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4th Circuit affirms $10 million penalty for appraisal practices

Courts Appraisal Settlement Mortgages Appellate Fourth Circuit State Issues

Courts

On March 10, a divided U.S. Court of Appeals for the Fourth Circuit affirmed a district court’s summary judgment that an appraisal practice common before 2009 was unconscionable under the West Virginia Consumer Credit and Protection Act. According to the opinion, a class of borrowers filed a lawsuit against a lender and an appraisal management company, alleging the defendants relayed home value estimates provided by borrowers on their applications to appraisers and allegedly asked appraisers “to take another look” if the appraisal value came in lower than the estimated value. The plaintiffs claimed, among other things, that this practice constituted a breach of contract and unconscionable inducement under West Virginia law. Plaintiffs also filed a civil conspiracy claim against the defendants. The district court conditionally certified the class. It ultimately imposed a $9.6 million statutory penalty and awarded class members the appraisal fees paid as damages for breach of contract in an amount totaling nearly $1 million. However, no damages were awarded for conspiracy. The defendants appealed, arguing that summary judgment was wrongfully granted and that the class should not have been certified since individual issues predominated over common ones.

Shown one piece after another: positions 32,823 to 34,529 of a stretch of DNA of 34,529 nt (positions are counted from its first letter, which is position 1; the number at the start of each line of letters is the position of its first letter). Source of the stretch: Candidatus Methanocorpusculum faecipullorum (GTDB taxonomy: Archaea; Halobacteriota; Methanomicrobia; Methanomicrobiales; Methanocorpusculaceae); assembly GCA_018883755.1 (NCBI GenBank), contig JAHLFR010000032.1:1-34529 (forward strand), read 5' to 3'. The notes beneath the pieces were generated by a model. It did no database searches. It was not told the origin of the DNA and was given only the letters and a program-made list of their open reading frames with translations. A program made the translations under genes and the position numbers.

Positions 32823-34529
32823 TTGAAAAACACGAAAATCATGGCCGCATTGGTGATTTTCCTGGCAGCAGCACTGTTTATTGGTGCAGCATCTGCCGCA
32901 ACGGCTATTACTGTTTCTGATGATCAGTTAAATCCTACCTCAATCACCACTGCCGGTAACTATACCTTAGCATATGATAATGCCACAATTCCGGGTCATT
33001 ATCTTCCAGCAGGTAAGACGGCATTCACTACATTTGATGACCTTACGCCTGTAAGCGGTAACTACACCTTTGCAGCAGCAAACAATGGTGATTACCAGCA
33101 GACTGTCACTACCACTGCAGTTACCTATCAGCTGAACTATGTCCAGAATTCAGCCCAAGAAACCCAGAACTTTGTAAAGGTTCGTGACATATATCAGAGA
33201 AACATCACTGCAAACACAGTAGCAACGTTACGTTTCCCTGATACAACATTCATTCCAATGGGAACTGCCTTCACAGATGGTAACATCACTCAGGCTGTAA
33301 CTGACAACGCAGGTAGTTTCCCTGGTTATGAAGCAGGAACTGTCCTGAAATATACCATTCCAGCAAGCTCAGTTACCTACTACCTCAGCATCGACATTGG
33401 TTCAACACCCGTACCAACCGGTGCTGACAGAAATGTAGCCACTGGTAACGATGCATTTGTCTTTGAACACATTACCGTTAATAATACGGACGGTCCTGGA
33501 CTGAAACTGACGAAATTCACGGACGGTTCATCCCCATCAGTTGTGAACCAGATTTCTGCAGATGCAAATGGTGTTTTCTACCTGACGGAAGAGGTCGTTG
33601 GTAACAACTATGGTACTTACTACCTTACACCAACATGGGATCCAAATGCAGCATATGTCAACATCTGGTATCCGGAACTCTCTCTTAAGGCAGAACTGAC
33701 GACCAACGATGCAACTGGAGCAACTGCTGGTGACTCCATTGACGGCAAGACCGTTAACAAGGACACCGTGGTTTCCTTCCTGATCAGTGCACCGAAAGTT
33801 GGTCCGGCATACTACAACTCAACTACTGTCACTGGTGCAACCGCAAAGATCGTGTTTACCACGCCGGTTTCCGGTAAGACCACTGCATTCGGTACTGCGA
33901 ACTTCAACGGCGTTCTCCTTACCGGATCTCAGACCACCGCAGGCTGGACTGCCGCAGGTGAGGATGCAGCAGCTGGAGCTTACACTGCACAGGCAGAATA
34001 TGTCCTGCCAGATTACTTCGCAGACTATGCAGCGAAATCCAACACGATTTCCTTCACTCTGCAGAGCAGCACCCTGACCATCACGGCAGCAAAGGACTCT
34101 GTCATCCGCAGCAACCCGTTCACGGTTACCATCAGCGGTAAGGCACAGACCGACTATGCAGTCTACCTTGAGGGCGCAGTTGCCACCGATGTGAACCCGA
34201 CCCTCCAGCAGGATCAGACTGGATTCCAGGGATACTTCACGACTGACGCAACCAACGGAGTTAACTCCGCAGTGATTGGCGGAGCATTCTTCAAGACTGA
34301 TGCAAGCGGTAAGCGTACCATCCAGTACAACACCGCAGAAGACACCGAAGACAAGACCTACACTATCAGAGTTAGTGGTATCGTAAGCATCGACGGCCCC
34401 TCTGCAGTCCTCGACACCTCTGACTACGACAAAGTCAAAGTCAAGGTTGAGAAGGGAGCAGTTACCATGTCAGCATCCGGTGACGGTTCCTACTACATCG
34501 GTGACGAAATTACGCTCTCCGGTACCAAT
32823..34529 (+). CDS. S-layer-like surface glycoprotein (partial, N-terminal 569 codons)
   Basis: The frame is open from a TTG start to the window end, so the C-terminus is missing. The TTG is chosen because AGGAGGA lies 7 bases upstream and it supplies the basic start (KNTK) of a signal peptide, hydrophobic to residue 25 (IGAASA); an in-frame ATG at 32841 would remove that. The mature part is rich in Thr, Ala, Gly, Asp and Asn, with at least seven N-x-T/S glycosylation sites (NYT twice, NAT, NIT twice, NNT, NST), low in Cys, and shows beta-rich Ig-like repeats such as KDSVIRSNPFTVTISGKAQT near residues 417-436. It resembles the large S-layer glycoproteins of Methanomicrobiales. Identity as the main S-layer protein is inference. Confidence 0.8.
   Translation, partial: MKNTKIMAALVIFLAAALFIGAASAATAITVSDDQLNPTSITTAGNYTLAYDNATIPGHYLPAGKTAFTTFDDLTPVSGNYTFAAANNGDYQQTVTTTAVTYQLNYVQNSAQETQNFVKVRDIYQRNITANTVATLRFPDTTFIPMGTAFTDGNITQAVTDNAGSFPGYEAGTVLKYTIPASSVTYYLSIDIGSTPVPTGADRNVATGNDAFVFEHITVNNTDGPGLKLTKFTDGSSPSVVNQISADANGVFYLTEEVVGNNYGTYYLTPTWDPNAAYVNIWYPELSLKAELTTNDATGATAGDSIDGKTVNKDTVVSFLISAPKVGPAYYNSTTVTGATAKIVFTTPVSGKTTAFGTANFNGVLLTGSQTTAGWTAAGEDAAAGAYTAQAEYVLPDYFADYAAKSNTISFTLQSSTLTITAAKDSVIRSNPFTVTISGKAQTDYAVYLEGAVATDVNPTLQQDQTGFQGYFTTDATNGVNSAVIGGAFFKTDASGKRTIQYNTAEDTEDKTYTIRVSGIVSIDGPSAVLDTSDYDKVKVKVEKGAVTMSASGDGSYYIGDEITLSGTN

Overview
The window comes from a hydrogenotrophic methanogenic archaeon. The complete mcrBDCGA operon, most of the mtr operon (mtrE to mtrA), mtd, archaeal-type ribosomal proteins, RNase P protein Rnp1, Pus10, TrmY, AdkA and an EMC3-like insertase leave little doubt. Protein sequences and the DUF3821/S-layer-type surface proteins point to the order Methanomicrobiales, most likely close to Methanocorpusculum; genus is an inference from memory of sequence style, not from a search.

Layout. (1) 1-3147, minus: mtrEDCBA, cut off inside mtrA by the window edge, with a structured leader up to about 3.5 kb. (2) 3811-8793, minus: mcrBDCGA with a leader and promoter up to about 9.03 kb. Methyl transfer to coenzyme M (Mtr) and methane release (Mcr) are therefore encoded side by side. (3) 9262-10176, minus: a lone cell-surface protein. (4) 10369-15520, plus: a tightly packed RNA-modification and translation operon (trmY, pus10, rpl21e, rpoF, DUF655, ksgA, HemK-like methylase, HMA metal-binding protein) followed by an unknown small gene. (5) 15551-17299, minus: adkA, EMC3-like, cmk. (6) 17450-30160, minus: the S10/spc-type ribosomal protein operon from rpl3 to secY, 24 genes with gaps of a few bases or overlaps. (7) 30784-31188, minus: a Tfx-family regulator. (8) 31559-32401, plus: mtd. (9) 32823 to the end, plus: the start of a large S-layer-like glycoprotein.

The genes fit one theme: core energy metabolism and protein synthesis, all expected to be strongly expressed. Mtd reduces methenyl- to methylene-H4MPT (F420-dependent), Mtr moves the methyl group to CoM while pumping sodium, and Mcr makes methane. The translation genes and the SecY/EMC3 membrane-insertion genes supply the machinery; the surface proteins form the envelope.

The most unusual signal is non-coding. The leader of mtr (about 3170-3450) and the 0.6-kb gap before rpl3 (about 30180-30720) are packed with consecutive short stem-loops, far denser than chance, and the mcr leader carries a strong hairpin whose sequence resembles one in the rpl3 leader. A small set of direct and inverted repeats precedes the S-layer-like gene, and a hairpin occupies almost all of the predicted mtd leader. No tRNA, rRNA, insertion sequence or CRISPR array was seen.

On appeal, the majority determined, among other things, that the acceptability of the challenged practice “shifted dramatically during the class period,” and that “[w]hat started out as a common (though questionable) practice became one that, in short order, was explicitly forbidden.” The majority determined the plaintiffs established their claim for unconscionable inducement, and that it “was unethical for Defendants to attempt to pressure or influence appraisers.” The majority also affirmed the district court’s ruling on the conspiracy claim. However, the appellate court concluded that the district court improperly granted summary judgment on the breach of contract claim and ordered the district court to reexamine whether breach of contract occurred and whether the plaintiffs suffered resulting damages.

The dissenting judge called the majority opinion “startling,” writing that “[t]his is an unjust punishment indeed for a company that followed a practice that was both customary and legal and only later modified to avoid potentially influencing appraisers.”

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